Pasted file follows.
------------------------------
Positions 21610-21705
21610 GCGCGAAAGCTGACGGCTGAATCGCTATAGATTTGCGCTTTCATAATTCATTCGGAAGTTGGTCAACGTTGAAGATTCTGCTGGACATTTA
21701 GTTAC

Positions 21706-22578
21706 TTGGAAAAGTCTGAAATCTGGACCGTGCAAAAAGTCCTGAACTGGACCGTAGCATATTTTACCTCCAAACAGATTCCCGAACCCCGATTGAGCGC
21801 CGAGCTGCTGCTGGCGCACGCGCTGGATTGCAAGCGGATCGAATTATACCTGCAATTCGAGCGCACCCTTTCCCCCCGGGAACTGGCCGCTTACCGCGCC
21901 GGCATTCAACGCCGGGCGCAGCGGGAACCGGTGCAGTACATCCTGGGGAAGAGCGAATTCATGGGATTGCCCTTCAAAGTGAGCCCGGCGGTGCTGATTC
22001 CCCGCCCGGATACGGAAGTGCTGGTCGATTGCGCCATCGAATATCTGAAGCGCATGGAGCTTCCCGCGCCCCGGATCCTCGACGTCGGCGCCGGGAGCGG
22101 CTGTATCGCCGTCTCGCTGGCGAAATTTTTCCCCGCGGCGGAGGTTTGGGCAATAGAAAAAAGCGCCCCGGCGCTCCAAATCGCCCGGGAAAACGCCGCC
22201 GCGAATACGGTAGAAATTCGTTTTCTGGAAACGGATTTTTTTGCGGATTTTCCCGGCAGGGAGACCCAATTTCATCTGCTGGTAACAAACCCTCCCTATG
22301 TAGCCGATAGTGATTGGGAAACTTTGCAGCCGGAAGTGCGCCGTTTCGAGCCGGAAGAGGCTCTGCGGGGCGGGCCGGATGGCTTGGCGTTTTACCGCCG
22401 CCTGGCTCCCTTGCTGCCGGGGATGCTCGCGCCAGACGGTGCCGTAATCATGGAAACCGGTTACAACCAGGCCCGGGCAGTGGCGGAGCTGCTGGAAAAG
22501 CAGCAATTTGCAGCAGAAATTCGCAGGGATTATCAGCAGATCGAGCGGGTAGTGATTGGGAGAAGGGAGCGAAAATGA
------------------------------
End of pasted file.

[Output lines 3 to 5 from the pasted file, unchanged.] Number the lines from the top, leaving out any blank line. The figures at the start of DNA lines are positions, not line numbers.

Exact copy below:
21701 GTTAC

Positions 21706-22578
21706 TTGGAAAAGTCTGAAATCTGGACCGTGCAAAAAGTCCTGAACTGGACCGTAGCATATTTTACCTCCAAACAGATTCCCGAACCCCGATTGAGCGC